all words: Philip Runco
all photos: Kimberly Cadena
You would be hard pressed to find more of a contrast between the wholesomeness of two parts of the same bill as was on display last Wednesday at Rock and Roll Hotel.
Memphis’ Magic Kids could hardly contain their preciousness. Band members looked plucked from the indoor kids of “Wet Hot American Summer.” The angular features of band leader Bennett Foster seemed intentionally offset by a nerdy summer camp anti-chic: a washed out t-shirt tucked firmly into frayed jean shorts.
The out-of-time innocence reverberated in the band’s music, a mélange of throwback pop: twee, doo-wop, baroque, and sunshine. In casting such a wide net, the band recalled predecessors (The Beach Boys, Jonathan Richman), contemporaries (The Boy Least Likely To, Richard Swift), and however you want to classify Langley Schools Music Project.
Given the range of influences, Magic Kids still managed to wrap everything into a cohesive whole. For a young group, the six-piece was tight and firing on all cylinders, particularly during the up-tempo power pop of “Superball, “Hey Boy”, and “Skateland”.
The highlights of their set came when the band departed from the revved up template. Over the meticulously orchestrated chamber pop of “Summer”, Foster’s normally nasally vocals took on winkingly suave croon á la Jarvis Cocker. At over four minutes, it was one of the few songs that took its time to fully blossom. Meanwhile, on closer “Cry with Me Baby”, Foster and his falsetto ventured enthusiastically into the crowd, his band’s bands sugary ‘60s rock recalling The Four Seasons from the stage.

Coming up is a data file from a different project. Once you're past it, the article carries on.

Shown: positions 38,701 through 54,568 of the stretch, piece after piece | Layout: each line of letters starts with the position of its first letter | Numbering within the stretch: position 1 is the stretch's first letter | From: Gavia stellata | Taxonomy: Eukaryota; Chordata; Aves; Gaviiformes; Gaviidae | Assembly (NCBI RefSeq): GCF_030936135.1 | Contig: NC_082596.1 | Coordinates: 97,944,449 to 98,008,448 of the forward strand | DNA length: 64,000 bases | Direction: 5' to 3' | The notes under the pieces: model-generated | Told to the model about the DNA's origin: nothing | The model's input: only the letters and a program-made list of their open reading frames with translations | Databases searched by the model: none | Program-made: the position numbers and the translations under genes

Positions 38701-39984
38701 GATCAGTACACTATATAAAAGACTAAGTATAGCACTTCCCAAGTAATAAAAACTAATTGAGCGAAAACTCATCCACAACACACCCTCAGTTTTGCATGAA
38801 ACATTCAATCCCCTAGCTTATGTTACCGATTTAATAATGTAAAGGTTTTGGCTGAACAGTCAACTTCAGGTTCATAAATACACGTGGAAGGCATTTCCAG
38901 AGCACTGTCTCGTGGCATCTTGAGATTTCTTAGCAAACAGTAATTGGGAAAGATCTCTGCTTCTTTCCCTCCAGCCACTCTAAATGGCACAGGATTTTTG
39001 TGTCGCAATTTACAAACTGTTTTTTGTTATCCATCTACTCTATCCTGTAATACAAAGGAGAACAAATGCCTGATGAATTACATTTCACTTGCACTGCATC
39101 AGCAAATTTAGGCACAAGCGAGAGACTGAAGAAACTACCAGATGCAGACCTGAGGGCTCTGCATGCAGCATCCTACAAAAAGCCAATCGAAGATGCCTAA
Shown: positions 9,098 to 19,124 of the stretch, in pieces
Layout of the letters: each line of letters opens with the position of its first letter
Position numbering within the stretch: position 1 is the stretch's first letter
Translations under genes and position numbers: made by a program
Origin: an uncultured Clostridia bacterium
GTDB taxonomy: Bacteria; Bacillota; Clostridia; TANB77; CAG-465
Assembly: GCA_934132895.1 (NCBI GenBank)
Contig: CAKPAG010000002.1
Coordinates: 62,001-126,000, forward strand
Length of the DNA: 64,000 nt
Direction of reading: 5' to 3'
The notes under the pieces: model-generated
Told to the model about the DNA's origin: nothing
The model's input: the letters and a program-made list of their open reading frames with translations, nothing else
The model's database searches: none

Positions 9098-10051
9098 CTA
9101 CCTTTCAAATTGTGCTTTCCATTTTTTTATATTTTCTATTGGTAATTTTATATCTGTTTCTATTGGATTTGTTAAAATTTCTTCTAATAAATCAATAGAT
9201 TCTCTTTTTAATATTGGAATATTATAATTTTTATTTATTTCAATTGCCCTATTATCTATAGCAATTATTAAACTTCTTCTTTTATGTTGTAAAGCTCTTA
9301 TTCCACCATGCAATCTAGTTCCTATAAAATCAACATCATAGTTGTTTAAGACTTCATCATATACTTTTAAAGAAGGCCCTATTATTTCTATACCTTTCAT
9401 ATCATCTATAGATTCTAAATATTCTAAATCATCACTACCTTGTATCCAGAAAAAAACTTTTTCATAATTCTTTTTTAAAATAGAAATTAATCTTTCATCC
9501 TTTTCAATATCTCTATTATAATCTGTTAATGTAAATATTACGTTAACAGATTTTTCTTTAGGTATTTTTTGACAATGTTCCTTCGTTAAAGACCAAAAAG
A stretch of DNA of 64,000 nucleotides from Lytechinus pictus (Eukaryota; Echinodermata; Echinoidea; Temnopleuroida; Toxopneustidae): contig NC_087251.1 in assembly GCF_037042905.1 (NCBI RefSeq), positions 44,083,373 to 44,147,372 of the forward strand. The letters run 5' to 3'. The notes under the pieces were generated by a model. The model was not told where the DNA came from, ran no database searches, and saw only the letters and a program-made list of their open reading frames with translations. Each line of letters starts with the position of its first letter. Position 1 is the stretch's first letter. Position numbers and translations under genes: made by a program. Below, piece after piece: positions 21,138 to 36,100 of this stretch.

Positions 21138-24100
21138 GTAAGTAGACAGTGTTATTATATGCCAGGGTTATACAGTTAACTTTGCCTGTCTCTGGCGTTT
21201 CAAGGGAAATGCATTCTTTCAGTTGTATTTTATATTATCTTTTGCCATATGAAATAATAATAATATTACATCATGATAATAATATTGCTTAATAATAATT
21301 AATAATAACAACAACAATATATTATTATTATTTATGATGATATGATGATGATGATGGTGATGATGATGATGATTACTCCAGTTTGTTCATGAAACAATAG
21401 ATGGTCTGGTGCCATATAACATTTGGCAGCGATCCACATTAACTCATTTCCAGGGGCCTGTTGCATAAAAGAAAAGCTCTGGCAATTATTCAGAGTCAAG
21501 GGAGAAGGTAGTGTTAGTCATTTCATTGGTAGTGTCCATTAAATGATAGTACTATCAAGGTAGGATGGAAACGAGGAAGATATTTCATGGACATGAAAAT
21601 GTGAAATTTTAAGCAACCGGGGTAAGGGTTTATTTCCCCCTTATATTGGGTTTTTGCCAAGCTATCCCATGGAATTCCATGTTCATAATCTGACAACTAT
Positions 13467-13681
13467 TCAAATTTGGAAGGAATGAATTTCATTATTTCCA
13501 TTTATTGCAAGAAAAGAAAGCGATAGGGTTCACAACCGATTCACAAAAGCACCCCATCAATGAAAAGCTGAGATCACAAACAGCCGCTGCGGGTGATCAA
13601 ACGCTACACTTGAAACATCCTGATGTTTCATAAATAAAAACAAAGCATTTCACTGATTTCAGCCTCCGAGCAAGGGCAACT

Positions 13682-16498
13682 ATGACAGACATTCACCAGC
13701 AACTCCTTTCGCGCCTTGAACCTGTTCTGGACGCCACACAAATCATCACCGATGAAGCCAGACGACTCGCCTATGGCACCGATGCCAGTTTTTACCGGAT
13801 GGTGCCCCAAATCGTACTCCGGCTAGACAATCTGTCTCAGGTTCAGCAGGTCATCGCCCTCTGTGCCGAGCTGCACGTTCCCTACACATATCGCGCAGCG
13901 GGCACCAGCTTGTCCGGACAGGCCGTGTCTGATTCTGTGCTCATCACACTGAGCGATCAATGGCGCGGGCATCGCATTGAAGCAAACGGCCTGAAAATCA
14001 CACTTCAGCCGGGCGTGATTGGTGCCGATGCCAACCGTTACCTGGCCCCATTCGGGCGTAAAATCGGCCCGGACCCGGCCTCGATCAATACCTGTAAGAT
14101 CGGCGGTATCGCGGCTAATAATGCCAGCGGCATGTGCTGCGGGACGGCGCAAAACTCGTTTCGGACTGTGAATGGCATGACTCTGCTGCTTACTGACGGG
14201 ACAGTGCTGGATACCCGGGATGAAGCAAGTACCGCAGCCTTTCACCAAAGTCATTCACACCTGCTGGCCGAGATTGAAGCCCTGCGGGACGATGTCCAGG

A rechanneling of “Sherry” or “Big Girls Don’t Cry” is admittedly not everyone’s bag, but for a pop enthusiast, it’s a treat to see a band pull it off with so sincerely and convincingly.
Ariel Pink’s Haunted Graffiti was a freak show of another variety.
Ariel Pink’s fun feels a little filthy. Moving around stage and mugging to the crowd, he reminded me of the scene in “Silence of Lambs” where Buffalo Bill eerily lip syncs “Goodbye Horses”, self-consciously sashaying side to side while leering towards a camcorder.
He emerged to an extended version “Hot Body Rub”. Sax blurting and Pink hoo-ha-ing all over the thing, the absurdity of its James-Brown-in-a-fun-house soul was all the more apparent.
Pink removed his sunglasses to reveal another pair of sunglasses underneath. He left the music to Haunted Graffiti, holding only a beer for much of the night. It was hard to imagine the guy had built so much of his following on the persona of the closeted weirdo. The guy looked completely in his element on stage, even if the smirk that crept often onto his face made the sincerity of his gestures suspects.
But does Pink’s sincerity even matter when Haunted Graffiti sounded so good? The band tore through the super sounds of the 70s and 80s with aplomb. It played up glam elements (“Menopause Man”), garage rock (“L’Estat”, “Bright Lit Blue Skies”), and soft-core lounge cheese (“Can’t Feel My Eyes”) over its 90 minute set.
As the night wore on, the band delved into the murkier and heavier entries of Pink’s catalogue. The more confrontational tone had the effect of clearing much of the room’s younger fans who had been satiated with a stunning version of blog-favorite “Round and Round” early.
Everyone loves a trip in the DeLorean back in time , so long as things don’t get too bumpy.